It was dusk in the dry forests of western Madagascar, and just outside the thin walls of my one-room cabin came extremely loud and repeated gasping – uh-HUNHHHHHH, uh-HUNHHHHHHH, uh-HUNHHHHH – that ended each time with a sort of wild bellow. It was, clearly, not human.
Thus began my introduction to the fosa (Cryptoprocta ferox), found only in Madagascar, and a candidate for one of Earth’s strangest but most fascinating animals. Overall, a fosa looks like a small and very sleek brownish-black panther, although it actually is more closely related to the mongoose and civets and weighs only about 7-12 kg (15-25 lbs).
After decades of controversy, researchers have only recently decided on the fosa’s (formerly fossa’s) scientific classification, in its own family with a small group of other Malagasy carnivores. In addition to long whiskers, it has retractable claws like a cat, which makes it an excellent tree climber. Yet it walks on the soles of its slightly webbed feet like a bear. It has a short, pointed muzzle resembling that of a dog.
Adding to its highly unusual nature, a fosa can even climb down a tree head-first using its “reversible” ankles, which have tremendous gripping power. Adolescent females go through a “masculine” phase in their development, when their sexual organs temporarily appear to resemble a male’s.
A very swift and agile carnivore – and the largest predator on the island – the fosa has been aptly described as “a lemur’s worst nightmare,” since the well-known primates comprise more than half of its diet. As a voracious predator that hunts mostly at night, it sees, hears and smells very well.
Outside my cabin in the Kirindy Forest, barely 6m (20 ft) from me, were not just one, but two, fosas. One was a male, the other female; fortunately, they ignored me. The male was on his hind legs, stretching up along the trunk of a tree and looking like he was scent-marking it. For balance, he was using his extremely long tail – at up to 1m (3 ft) by itself, almost the same length as his body.
Suddenly the two fosas lunged at each other, and there ensued what can only be described as an old-fashioned, and prolonged, catfight. They snapped. They screamed. They rolled in the dirt, snarling and slashing. Finally, the female ran off, and the male was left alone to forlornly rub against the tree again,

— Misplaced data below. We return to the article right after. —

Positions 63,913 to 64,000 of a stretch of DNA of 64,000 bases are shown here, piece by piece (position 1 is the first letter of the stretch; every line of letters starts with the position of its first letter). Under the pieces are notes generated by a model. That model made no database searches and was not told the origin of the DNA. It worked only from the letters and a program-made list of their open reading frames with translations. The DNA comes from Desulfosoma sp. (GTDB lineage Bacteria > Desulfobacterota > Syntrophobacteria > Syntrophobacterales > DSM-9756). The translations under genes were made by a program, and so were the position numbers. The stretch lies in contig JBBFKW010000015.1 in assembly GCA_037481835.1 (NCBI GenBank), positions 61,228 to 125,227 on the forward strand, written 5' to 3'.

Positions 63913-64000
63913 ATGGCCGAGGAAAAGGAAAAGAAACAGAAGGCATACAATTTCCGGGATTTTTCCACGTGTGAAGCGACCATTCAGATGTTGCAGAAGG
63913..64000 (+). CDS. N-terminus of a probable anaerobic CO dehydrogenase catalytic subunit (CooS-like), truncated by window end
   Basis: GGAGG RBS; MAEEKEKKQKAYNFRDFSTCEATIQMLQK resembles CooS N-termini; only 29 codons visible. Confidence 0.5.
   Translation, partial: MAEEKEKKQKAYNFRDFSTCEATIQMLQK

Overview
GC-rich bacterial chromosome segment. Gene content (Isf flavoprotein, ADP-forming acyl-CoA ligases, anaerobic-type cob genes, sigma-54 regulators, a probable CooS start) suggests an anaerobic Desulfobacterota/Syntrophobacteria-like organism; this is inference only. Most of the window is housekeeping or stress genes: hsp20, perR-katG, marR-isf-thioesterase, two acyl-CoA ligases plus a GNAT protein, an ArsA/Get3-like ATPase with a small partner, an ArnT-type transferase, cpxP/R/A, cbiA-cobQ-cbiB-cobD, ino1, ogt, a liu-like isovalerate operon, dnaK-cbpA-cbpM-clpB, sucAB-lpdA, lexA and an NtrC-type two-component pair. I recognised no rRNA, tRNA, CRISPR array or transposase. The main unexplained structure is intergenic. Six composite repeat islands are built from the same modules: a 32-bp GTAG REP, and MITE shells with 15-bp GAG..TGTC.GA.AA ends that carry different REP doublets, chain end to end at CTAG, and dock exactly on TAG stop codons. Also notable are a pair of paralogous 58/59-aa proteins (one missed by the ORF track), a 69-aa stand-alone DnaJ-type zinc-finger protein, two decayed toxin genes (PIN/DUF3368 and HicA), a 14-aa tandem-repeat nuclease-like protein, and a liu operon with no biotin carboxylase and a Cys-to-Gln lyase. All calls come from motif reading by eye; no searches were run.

Later, I learned that the male, although it was the “off” season, was trying to get the female interested in breeding. (This activity, which usually occurs high in the trees, may last up to 3 hours for a single session.) She wasn’t having any of it – and made sure he knew that he wasn’t going to be lucky.
Few people outside Madagascar have even heard of fosas, much less had the privilege of seeing these rare and splendid creatures in the wild. The fosa fight itself also was unusual: Fosas are generally solitary. These two likely were around the camp because it was winter, and food was scarce overall.
Although fosas are found in forests and woodland savannas all over Madagascar, their population densities are usually very low. Fewer than 2,500 fosas are thought to exist in the wild. It is believed the population size has declined by at least 30 percent since the late 1980s. Equally alarming, it also is believed that no protected areas support a viable population, which would be needed for the species as a whole to survive.
Since 2008, fosas have been listed as vulnerable to extinction by the International Union for the Conservation of Nature (IUCN); according to some estimates, extinction may occur within 100 years. Clearly, urgent measures are needed to secure the fosa’s future.
The fosa is particularly threatened by the rapid disappearance of Madagascar’s forests and the severe fragmentation of its forest habitat. Some 90 percent of the country’s forests have vanished in the last 50 years, largely as a result of slash-and-burn clearing of land for agriculture as well as from illegal logging for rare tropical timber.
Humans are by far the fosa’s worst threat – even more so in a country ranked among the poorest in the world in terms of human development and still beset by political turmoil following a coup in 2009. People are not only responsible for the extreme deforestation, but they often hunt fosas to keep them from killing their cattle, goats or chickens. In some places villagers eat fosas, although in others the fosas may be protected by traditional taboos, known as fady.
As if all this weren’t enough, the fosa is further threatened by the plunging populations of various species of lemurs, which in July 2012 were rated by the IUCN as the most endangered mammals on Earth. If fosas’ favorite food disappears, clearly the predators will be in even deeper trouble than they already are.
But just hours after the fosa fight outside my cabin, at least one fosa – perhaps even the same male – was hoping to get lucky again, in a different sort of way. During a night walk in the Kirindy Forest, several Rainforest Connection members were startled by the thunderous shrieking of lemurs. Beneath the trees, stalking its prey, was a very intent fosa. The outcome of its hunt that night is unknown, but almost inevitably a fosa gets whatever it’s after. And that’s good: The strange but majestic fosa is going to need all the luck it can get.
K.K. Dorji, a writer/editor and international development practitioner, joined the Rainforest Connection on a recent monthlong trip to Madagascar to study the island’s unique wildlife.